Do Caregiver Characteristics Affect Caregiver Burden Differently in Different Countries?

Uwe Konerding*, Tom Bowen, Paul Forte, Eleftheria Karampli, Tomi Malmström, Elpida Pavi, Paulus Torkki, Elmar Graessel

*Corresponding author for this work

Research output: Contribution to journalArticleScientificpeer-review

1 Citation (Scopus)


The relationships between caregiver burden as measured with the Burden Scale for Family Caregivers–short form and 6 characteristics of caregivers caring for patients with dementia were investigated for caregivers from England (n = 36), Finland (n = 42), and Greece (n = 46) using survey data. In all 3 countries, caregiver burden increases with physical problems of the caregiver, emotional problems of the caregiver, and weekly hours of care. Hence, in all 3 countries, special support for informal care is required when these characteristics are at high levels. When the caregiver is a spouse or long-term partner of the person with dementia, lives in the same house as this person, or spends fewer than 20 h/wk for other duties than care, this is associated with less caregiver burden in England but with more caregiver burden in Greece. Accordingly, special support is required for Greek caregivers with these characteristics, but the opposite is true for English caregivers.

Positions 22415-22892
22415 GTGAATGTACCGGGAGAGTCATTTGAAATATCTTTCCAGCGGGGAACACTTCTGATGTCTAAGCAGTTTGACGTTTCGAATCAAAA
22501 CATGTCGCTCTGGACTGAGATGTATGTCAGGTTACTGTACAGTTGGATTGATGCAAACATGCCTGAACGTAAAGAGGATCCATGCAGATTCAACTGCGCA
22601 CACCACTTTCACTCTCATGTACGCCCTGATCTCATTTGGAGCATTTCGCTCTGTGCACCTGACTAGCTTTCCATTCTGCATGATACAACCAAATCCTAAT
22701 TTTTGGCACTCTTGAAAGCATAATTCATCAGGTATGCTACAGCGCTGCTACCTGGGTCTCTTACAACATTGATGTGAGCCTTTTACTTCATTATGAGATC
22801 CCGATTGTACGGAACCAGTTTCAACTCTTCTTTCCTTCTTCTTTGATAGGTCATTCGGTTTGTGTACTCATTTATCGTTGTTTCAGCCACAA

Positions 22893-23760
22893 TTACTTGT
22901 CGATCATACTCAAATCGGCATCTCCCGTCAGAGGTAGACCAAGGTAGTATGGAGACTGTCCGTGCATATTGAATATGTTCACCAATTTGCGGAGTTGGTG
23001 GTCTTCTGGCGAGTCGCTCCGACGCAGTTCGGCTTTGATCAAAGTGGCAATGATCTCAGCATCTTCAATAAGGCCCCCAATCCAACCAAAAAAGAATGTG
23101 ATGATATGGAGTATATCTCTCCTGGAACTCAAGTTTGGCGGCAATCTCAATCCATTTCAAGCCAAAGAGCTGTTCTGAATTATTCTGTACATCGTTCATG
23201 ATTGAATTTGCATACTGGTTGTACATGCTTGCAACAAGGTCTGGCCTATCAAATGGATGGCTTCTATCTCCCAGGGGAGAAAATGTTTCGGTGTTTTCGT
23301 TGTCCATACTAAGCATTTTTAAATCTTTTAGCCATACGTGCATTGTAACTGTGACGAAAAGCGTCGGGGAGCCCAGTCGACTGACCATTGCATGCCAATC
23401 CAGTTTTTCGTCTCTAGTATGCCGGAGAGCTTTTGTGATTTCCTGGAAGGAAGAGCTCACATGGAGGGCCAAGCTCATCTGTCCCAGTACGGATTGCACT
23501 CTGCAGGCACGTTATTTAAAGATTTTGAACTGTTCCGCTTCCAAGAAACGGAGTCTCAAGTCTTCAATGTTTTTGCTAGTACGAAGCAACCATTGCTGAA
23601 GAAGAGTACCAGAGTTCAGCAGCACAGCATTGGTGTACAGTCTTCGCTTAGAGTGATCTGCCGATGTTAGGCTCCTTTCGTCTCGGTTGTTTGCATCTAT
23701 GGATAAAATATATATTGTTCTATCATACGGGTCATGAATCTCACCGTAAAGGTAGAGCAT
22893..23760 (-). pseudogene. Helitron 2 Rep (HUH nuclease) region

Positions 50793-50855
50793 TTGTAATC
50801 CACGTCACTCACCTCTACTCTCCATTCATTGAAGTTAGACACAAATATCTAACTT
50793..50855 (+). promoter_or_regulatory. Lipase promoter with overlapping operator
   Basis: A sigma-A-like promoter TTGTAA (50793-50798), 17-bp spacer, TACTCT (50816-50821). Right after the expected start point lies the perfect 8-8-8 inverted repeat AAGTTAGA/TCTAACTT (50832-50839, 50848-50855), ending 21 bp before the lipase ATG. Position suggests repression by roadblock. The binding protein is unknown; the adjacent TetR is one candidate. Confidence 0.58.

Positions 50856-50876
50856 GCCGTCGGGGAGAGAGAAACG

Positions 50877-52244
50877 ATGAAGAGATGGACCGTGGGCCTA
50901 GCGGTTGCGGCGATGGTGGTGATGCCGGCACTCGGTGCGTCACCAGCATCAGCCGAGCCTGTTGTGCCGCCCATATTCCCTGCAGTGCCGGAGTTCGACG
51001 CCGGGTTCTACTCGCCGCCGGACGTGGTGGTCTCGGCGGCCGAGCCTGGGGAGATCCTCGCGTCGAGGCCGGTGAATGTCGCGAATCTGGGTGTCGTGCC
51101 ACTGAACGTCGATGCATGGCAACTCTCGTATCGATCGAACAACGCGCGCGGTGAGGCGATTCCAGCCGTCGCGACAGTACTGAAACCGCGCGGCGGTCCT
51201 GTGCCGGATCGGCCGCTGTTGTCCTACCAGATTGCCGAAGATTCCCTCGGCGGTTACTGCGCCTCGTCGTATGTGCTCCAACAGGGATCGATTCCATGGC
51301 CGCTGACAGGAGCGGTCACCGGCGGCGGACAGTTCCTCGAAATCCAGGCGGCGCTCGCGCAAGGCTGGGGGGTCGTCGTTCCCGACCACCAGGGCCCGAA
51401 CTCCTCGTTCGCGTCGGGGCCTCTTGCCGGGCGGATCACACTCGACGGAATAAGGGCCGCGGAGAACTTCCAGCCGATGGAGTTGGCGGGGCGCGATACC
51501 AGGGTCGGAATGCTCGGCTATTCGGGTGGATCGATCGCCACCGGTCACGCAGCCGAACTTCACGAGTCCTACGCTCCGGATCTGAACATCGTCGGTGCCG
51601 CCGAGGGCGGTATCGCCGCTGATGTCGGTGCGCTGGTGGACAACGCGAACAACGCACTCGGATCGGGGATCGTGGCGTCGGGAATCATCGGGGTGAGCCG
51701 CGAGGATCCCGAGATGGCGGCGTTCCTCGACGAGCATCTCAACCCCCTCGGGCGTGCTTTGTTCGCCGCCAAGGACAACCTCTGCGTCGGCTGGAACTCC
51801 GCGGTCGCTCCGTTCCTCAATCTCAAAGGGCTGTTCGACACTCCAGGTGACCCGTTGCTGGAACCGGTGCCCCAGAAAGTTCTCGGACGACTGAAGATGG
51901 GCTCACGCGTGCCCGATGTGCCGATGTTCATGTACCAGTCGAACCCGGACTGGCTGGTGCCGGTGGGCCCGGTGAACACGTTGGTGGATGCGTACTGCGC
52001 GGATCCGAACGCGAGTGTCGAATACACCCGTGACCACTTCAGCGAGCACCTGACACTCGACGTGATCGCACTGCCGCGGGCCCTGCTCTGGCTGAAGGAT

Original languageEnglish
Pages (from-to)148-152
JournalAmerican Journal of Alzheimer's Disease and other Dementias
Issue number3
Early online date1 Jan 2018
Publication statusPublished - 2019
MoE publication typeA1 Journal article-refereed


  • caregiver burden
  • cross-cultural
  • cross-national
  • dementia
  • informal care
  • informal caregivers

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